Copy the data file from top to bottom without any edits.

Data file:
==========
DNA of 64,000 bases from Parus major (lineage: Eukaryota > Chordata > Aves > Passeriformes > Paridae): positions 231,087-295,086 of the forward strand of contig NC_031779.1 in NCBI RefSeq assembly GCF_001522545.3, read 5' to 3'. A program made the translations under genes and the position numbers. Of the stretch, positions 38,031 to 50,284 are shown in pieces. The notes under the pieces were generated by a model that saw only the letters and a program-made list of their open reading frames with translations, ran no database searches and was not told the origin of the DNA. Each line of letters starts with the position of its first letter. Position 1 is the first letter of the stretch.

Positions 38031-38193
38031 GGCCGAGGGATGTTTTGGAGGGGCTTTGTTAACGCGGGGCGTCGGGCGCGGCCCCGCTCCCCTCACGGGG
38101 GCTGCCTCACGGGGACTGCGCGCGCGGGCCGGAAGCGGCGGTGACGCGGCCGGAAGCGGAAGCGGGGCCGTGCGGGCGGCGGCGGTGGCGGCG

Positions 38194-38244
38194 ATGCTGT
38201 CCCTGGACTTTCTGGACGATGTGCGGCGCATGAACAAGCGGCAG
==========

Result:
DNA of 64,000 bases from Parus major (lineage: Eukaryota > Chordata > Aves > Passeriformes > Paridae): positions 231,087-295,086 of the forward strand of contig NC_031779.1 in NCBI RefSeq assembly GCF_001522545.3, read 5' to 3'. A program made the translations under genes and the position numbers. Of the stretch, positions 38,031 to 50,284 are shown in pieces. The notes under the pieces were generated by a model that saw only the letters and a program-made list of their open reading frames with translations, ran no database searches and was not told the origin of the DNA. Each line of letters starts with the position of its first letter. Position 1 is the first letter of the stretch.

Positions 38031-38193
38031 GGCCGAGGGATGTTTTGGAGGGGCTTTGTTAACGCGGGGCGTCGGGCGCGGCCCCGCTCCCCTCACGGGG
38101 GCTGCCTCACGGGGACTGCGCGCGCGGGCCGGAAGCGGCGGTGACGCGGCCGGAAGCGGAAGCGGGGCCGTGCGGGCGGCGGCGGTGGCGGCG

Positions 38194-38244
38194 ATGCTGT
38201 CCCTGGACTTTCTGGACGATGTGCGGCGCATGAACAAGCGGCAG